Autoimmune Addison's disease (AAD) is a rare but highly heritable condition. The BACH2 protein plays a crucial role in T lymphocyte maturation, and allelic variation in its gene has been associated with a number of autoimmune conditions.
We aimed to determine whether alleles of the rs3757247 single nucleotide polymorphism (SNP) in the BACH2 gene are associated with AAD.
Design, Setting, and Patients:
This case-control association study was performed in two phases using Taqman chemistry. In the first phase, the rs3757247 SNP was genotyped in 358 UK AAD subjects and 166 local control subjects. Genotype data were also available from 5154 healthy UK controls from the Wellcome Trust (WTCCC2) for comparison. In the second phase, the SNP was genotyped in a validation cohort comprising 317 Norwegian AAD subjects and 365 controls.
The frequency of the minor T allele was significantly higher in subjects with AAD from the United Kingdom compared to both the local and WTCCC2 control cohorts (58% vs 45 and 48%, respectively) (local controls, P = 1.1 × 10−4; odds ratio [OR], 1.68; 95% confidence interval [CI], 1.29–2.18; WTCCC2 controls, P = 1.4 × 10−6; OR, 1.44; 95% CI, 1.23–1.69). This finding was replicated in the Norwegian validation cohort (P = .0015; OR, 1.41; 95% CI, 1.14–1.75). Subgroup analysis showed that this association is present in subjects with both isolated AAD (OR, 1.53; 95% CI, 1.22–1.92) and autoimmune polyglandular syndrome type 2 (OR, 1.37; 95% CI, 1.12–1.69) in the UK cohort, and with autoimmune polyglandular syndrome type 2 in the Norwegian cohort (OR, 1.58; 95% CI, 1.22–2.06).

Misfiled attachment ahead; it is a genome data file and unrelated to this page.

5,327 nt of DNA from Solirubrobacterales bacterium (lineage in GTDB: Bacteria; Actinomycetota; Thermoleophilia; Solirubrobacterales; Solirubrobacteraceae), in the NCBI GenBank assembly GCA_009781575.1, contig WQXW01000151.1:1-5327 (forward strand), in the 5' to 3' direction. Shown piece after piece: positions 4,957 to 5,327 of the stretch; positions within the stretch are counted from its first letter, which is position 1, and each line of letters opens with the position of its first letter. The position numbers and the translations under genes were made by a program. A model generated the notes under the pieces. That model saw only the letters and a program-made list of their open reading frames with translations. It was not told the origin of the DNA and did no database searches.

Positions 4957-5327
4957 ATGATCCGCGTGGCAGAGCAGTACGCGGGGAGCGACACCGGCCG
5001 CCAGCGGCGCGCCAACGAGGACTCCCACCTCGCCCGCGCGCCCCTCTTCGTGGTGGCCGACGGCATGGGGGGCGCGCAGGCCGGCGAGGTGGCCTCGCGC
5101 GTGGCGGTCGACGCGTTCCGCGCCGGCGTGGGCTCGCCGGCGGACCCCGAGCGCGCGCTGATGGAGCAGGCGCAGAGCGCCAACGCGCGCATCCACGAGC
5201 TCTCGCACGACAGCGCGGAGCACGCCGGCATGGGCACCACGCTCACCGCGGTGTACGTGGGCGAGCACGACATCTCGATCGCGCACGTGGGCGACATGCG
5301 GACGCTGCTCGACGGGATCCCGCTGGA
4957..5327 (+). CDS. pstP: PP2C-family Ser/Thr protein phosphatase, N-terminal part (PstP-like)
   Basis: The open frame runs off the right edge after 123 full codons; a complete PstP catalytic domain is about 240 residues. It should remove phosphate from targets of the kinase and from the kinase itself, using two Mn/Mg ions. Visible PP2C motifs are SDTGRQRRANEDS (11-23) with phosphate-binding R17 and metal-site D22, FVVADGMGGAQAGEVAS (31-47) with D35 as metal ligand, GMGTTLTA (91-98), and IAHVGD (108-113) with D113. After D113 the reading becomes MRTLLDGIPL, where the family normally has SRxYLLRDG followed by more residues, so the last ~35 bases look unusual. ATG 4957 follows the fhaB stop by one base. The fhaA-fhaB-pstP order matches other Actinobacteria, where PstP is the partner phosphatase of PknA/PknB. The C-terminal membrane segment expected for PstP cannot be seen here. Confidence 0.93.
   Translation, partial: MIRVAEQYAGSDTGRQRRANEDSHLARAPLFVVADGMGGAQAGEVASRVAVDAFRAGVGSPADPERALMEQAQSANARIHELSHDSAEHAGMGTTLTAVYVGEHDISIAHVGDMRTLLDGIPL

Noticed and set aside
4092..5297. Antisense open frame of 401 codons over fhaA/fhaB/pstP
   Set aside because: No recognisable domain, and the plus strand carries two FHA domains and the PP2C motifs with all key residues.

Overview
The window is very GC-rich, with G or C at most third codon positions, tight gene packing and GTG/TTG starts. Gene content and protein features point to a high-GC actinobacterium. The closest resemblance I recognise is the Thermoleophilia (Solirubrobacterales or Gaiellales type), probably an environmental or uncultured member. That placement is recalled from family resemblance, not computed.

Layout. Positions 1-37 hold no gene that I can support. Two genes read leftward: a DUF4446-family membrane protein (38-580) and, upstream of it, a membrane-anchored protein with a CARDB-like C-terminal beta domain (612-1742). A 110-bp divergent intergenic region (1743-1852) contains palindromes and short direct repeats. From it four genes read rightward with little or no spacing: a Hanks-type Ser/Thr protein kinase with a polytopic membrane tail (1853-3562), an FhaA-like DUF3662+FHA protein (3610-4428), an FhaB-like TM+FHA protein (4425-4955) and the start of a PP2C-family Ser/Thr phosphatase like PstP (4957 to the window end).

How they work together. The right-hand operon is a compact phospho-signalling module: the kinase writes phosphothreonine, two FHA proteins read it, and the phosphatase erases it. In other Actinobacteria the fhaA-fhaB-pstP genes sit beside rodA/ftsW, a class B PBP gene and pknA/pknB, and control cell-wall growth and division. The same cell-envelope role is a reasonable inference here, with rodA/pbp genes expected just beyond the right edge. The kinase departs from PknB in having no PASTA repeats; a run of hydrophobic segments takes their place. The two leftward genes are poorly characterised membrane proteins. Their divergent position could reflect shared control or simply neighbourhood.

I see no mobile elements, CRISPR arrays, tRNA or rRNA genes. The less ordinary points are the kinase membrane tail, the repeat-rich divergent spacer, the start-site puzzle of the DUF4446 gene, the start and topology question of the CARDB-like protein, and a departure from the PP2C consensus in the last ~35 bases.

We have demonstrated, for the first time, that allelic variability at the BACH2 locus is associated with susceptibility to AAD. Given its association with multiple autoimmune conditions, BACH2 can be considered a “universal” autoimmune susceptibility locus.
We performed a two-stage case control association study in UK and Norwegian cohorts and found that allelic variability in BACH2 locus confers susceptibility to autoimmune Addison's disease.